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Why we like chocolate

Why we like chocolate


A team of Swiss and British researchers have discovered why people like to eat chocolate. It seems that responsible for this pleasure is a bacterium that is found in the digestive system.
People who need a "daily dose" of chocolate indicate the presence of a colony of bacteria in the intestines, compared to people who are immune to the temptations offered by chocolate.
Researchers are of the opinion that the new findings may lead to the treatment of obesity by changing the composition of millions of bacteria in the stomach and intestines.
By this method, people will be able to be classified based on the type of metabolism, which will help to implement personalized diets according to the individual's needs.
The study was carried out on a batch of 22 people, out of which 11 were declared to be chocolate lovers, and the rest declared an indifference to chocolate.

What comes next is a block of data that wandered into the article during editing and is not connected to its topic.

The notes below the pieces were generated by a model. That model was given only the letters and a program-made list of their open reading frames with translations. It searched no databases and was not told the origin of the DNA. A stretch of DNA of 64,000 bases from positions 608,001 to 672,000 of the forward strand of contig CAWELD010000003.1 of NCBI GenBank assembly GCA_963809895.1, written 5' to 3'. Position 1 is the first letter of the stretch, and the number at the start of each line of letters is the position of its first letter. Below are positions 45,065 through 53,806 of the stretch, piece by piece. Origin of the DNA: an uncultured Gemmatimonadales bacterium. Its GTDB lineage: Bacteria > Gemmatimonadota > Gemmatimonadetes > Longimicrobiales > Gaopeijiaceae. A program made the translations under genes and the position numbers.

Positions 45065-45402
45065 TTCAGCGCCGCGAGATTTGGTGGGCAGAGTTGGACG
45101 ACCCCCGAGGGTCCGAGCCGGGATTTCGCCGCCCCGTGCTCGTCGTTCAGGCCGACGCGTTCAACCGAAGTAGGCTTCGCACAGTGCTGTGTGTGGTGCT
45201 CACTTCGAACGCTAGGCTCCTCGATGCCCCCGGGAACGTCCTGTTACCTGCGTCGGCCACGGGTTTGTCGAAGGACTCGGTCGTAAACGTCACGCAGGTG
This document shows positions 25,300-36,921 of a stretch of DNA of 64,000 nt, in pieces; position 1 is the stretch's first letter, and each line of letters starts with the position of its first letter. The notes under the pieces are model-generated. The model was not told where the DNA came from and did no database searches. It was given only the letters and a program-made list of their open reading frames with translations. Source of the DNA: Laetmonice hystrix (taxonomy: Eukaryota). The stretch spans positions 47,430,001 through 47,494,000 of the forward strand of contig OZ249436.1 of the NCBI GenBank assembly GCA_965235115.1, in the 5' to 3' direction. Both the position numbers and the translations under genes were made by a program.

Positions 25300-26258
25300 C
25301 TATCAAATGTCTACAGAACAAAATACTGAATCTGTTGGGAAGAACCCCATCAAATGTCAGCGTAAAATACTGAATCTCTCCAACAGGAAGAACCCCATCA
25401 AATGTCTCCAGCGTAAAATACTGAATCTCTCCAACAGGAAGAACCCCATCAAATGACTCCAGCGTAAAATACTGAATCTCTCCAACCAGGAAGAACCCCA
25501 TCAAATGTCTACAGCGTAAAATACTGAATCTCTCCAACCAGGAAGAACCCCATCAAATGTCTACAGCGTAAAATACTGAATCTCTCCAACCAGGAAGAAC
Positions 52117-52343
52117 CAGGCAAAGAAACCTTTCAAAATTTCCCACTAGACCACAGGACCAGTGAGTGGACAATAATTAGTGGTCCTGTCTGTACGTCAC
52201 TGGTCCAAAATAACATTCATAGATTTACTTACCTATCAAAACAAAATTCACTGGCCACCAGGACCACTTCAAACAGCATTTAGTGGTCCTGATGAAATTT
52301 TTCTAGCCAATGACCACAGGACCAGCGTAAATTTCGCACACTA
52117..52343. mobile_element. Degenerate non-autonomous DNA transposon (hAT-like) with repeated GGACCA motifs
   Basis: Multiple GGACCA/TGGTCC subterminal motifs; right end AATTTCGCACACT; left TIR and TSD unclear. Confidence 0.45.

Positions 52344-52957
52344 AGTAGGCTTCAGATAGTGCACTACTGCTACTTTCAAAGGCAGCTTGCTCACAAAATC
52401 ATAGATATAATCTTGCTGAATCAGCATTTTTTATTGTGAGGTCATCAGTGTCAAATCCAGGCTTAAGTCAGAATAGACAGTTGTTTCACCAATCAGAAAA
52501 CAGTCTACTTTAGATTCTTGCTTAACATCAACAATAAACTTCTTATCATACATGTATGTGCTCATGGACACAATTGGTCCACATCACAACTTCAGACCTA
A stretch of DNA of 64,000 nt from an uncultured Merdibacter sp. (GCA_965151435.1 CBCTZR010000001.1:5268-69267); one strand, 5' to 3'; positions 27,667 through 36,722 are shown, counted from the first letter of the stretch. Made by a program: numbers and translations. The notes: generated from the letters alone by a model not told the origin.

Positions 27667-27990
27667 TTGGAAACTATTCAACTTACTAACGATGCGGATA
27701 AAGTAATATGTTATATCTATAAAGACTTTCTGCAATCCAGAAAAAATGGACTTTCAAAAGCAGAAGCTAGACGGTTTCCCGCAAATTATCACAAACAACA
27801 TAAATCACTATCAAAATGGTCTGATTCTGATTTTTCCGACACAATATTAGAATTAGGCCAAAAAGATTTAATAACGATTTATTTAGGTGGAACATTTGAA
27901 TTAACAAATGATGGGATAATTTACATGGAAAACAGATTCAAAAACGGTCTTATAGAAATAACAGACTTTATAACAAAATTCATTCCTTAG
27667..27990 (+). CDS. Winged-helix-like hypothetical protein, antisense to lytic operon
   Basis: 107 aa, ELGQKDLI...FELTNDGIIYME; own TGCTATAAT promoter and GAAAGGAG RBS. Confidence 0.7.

Each study participant, either followed a chocolate diet or followed a placebo diet for a period of 5 days, during which time they were taken and then blood and urine samples were analyzed.
The results revealed the presence of a significant difference, between the two groups, regarding certain substances. Chocolate lovers' metabolism was marked by low levels of LDL ("bad" cholesterol).
The level of amino acid glycerin was much higher in chocolate lovers, while the level of taurine (an active ingredient in energy drinks) was higher in people who did not eat chocolate. This profile was maintained even when the chocolate lovers did not consume the product.
It is known that different types of specific substances, between which have been reported differences in the two groups, as they are related to a different type of bacteria.
This study shows that preferences for certain types of food, including chocolate, can be programmed or printed into the metabolic system, so that the body becomes attracted to a particular diet.
Gabriela Hotareanu
Editor
October 15, 2007